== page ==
So we're good on RAM and bandwidth. Now, what ATI family introduces DP 1.2 so that we can use this new standard ? Oh right, the Radeon HD 6000 series, AMD's current shipping tech! Now if only Apple would release some kind of support for these GPUs, like they did back in 10.6.7 ;) :

http://appleheadlines.com/2011/03/24/10-6-7-update-brings-native-graphic-acceleration-for-amd-5000-and-6000-series-video-cards/

So let's see if I got all of this right. We're good on RAM (have been for quite a few years). We're good on bandwidth for 60 hz 3200x2000 resolution. We're good on hardware (AMD 6000 series) and we're good on OS X support (with 10.6.7).

What exactly is missing here ? Oh right, a hardware refresh with said hardware included, which is probably a formality seeing all of these news and facts :cool:
Rating: 7 Votes
46 months ago

Wish Apple did something towards resolution independence and not make images bigger and bigger. :confused:


The basic fact is vector graphics aren't always appropriate. A lot of things really can only be done, or can be done much better, with pixels. For any image with a lot of detail, it's easier -- both for the artists making them, and for the computers rendering them -- to store an extremely high resolution bitmapped image, and then downscale it as necessary, than it is to make and render a vectorized version that is "truly" resolution independent.

And now Apple's realized that by targeting "Retina Display" resolution levels, this is the last increase in image sizes they'll ever reasonably need: there's no point in making images bigger beyond this point (or displays with higher-than-retina-level DPI one would need to render them) because your eyes really won't be able to tell the difference.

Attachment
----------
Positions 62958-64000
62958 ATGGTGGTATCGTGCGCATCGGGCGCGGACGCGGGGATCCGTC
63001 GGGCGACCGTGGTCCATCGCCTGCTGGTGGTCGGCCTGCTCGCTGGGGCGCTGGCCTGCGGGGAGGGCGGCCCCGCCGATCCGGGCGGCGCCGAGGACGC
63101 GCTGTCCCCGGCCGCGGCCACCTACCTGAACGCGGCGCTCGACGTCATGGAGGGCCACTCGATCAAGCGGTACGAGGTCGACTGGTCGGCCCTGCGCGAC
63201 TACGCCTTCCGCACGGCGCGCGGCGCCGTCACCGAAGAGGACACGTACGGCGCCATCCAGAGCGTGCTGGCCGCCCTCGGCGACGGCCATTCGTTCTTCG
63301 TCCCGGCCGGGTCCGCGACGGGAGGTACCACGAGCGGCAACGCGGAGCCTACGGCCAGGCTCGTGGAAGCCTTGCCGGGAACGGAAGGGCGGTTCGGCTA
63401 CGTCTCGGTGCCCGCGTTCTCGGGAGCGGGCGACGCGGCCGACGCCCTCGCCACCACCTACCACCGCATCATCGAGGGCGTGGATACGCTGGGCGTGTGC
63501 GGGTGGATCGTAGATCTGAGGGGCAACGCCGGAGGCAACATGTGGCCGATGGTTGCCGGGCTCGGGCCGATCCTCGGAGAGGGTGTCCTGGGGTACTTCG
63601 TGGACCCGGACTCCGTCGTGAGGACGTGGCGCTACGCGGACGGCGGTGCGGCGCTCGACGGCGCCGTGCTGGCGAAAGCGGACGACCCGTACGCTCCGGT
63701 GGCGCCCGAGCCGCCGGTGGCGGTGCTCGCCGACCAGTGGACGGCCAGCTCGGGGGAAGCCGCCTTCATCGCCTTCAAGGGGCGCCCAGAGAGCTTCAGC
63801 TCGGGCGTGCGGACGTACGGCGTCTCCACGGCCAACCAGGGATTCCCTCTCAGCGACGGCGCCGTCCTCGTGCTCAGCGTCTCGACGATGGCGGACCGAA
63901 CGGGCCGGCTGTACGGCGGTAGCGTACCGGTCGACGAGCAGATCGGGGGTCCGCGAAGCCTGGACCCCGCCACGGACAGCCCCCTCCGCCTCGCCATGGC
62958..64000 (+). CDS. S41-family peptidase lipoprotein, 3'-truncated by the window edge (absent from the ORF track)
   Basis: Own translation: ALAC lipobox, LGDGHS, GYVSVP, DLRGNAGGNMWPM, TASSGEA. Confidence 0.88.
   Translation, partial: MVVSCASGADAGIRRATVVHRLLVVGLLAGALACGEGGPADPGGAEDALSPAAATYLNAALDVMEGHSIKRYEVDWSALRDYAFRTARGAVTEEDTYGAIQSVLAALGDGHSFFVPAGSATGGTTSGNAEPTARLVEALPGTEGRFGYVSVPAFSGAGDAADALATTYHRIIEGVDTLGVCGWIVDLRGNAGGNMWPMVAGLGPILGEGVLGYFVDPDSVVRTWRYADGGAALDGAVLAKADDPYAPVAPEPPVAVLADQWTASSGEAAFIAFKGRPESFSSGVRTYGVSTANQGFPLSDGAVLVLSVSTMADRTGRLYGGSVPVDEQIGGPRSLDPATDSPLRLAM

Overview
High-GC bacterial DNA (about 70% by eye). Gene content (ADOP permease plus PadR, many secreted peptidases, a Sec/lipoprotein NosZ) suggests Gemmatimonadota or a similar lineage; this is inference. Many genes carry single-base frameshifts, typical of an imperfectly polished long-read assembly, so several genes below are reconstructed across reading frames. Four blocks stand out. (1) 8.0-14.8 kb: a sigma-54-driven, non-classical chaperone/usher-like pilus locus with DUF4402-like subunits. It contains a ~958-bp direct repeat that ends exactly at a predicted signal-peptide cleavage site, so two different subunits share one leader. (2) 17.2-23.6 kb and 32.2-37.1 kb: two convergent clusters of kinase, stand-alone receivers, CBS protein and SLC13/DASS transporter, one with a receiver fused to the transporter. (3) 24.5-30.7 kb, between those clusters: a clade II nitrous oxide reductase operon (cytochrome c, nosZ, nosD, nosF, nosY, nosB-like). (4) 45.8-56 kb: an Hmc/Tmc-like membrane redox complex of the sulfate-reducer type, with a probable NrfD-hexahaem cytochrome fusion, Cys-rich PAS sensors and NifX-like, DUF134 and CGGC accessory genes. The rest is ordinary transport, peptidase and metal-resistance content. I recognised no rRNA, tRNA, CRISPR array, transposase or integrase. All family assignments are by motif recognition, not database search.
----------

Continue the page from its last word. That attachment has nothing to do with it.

Rating: 6 Votes
46 months ago
This is where Apple is headed and boy do I like that fact :)
Rating: 4 Votes
46 months ago
Wow, that App Store icon devoured my whole screen (MBP 13)
Rating: 4 Votes
46 months ago

I'm not impressed if this is where the iMac display is potentially going , the current GPUs can barely drive the resolutions they have now in anything other than simple desktop apps . , can you imagine what video card you would need to drive a game (say portal 2 which has low to modest requirements) at 30fps + on a screen with 3200 or higher resloution ?


I think Apple is simply futureproofing here, and we won't see Retina displays for 3+ years, when it would be more feasible.

I agree with you, though, it would be nice if Apple was more serious about their GPUs. Maybe the switch to retina will force them to be.
Rating: 4 Votes
46 months ago
Sounds great, but I would need a new pair of eyeballs to tell the difference (maybe Apple will someday come out with iBalls :))
Rating: 4 Votes
46 months ago

Bogus story because Apple would never fit graphics cards capable of outputting at that res in the iMacs or laptops. Plus I don't think any single monitor can have that resolution that you can buy today?


Do you understand technology?
Rating: 4 Votes